I for one have to have a cup of tea [even better if it is chai made with all the right spices] every morning. But after a trip to Munnar, in Kerala, I was interested by its production. More than how it was produced, it was who produced it that intrigued me the most.
Check this commercial out for Snapple’s White Tea. Like most consumers, we are loathe to know where our food comes from. We poke fun at what we don’t know.
But the business of tea is a serious multi-billion dollar industry spanning a great many nations. Munem Wasif, a photographer based in Bangladesh, has been quietly working on a project documenting the lives of tea plantation workers.
Come back to see Munem’s images, one-a-day beginning on March 1.
Meanwhile, here is his statement:
First, I’d like to say that this didn’t begin as an assignment for me. I was photographing my friend’s wedding in Habiganj District in Bangladesh. After finishing the assignment, he told me that I should visit a tea garden. I said okay.
I had the typical visual of tea gardens in my mind; what we saw on TV ads – an exotic, green, ‘travel’ look. It was a rainy day and we were going by motorbike. When I entered the tea garden, my preconceived ideas broke down, because then I was seeing how the people really lived and worked. A huge community… they were also citizens of my country, but I didn’t know them. Yet I drink tea every day for refreshment. So it was a striking thing for me to do this story.
When I started working on this story, it was really tough because there was no access for journalists there. You can take a picture of beautiful tea estate and leave it there. However the real problem arises when you are talking to the workers, visiting their house, breaking bread with them and talking to them about their problems. A very different picture emerges then. I worked in various gardens, so that the management couldn’t notice me. Meanwhile, I was learning about the colonial structure and political framework of the tea garden – the meaning of ‘estate’, the colonial dress code, even how the garden was mapped. For me, it is a modern form of slavery.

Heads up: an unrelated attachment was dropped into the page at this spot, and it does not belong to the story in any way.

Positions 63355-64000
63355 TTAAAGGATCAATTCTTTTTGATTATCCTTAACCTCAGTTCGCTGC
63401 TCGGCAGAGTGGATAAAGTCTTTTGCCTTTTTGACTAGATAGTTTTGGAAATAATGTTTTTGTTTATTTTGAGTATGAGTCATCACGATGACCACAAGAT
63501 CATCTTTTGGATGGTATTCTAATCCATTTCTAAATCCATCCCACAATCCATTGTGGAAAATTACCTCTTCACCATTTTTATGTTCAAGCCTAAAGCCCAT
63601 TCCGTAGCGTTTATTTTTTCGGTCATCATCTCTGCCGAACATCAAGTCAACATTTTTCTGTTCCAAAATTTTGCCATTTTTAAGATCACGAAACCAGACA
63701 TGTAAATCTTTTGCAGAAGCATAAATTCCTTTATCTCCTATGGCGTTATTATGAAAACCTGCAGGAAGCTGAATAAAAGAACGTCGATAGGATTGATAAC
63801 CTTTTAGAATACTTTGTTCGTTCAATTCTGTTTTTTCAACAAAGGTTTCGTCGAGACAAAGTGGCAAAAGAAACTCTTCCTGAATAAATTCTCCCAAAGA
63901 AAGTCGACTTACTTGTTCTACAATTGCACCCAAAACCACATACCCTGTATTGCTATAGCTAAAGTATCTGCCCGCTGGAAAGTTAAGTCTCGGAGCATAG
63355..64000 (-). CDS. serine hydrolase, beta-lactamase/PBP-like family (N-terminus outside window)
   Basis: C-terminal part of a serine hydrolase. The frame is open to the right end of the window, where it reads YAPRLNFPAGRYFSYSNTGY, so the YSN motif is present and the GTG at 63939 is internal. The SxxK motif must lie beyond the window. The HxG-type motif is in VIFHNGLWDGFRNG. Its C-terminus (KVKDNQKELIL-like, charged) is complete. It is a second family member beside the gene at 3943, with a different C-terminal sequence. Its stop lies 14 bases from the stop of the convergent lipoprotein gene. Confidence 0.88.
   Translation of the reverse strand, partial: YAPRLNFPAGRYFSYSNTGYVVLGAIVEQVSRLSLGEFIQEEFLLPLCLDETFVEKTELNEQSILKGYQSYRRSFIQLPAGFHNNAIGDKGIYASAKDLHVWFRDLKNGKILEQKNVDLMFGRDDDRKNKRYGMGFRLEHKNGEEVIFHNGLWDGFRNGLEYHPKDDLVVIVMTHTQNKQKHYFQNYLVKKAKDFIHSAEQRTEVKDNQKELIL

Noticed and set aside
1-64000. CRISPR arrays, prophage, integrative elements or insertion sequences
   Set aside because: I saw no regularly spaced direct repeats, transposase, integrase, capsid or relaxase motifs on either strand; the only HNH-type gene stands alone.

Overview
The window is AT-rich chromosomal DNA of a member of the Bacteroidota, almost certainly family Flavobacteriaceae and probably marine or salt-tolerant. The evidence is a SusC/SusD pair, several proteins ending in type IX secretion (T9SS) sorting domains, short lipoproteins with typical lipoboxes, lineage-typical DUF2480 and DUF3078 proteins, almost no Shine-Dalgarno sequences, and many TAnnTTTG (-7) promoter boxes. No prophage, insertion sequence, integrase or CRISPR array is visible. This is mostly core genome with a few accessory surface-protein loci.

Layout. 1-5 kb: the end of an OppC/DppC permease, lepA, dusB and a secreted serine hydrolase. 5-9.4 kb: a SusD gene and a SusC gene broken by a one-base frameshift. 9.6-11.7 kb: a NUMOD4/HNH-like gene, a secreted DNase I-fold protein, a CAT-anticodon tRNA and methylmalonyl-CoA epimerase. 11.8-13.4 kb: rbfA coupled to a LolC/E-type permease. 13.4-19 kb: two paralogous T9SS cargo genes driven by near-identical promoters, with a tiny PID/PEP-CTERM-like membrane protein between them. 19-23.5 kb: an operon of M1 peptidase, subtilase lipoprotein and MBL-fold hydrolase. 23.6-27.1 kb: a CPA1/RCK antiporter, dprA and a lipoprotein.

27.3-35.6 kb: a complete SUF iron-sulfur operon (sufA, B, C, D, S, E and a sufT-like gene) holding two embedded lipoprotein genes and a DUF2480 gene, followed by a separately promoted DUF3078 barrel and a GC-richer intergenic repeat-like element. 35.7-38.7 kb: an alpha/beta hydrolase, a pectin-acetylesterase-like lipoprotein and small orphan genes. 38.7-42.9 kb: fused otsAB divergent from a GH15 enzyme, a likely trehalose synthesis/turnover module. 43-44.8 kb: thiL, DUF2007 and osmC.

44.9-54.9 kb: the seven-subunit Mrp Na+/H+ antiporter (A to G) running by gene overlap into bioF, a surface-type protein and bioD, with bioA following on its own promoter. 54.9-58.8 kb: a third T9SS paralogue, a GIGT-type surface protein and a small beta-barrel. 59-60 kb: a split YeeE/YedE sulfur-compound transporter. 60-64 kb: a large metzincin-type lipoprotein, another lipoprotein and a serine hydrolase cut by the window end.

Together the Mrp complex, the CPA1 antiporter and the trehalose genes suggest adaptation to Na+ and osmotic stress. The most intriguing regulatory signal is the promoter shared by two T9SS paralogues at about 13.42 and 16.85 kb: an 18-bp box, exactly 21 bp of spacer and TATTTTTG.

The tea garden authorities want to isolate the workers from the mainstream media and workers live a hidden life so that we can’t see their sufferings. None of the management wants to cooperate to show us the workers life. Another huge problem is that I cannot go to the same tea garden frequently. Contacts dissolve. So every time I go to a garden I have to make new relationships, which may not always be renewable.
I have been working on this story for almost two years. The conditions in Ratna are very bad, and it has been closed for almost one-and-a-half years. So the workers have nothing to do. Many have died because of a lack of medicine. But Lashkarpur produces tea steadily. The cycle of oppression will continue, like in many other tea gardens in Bangladesh.
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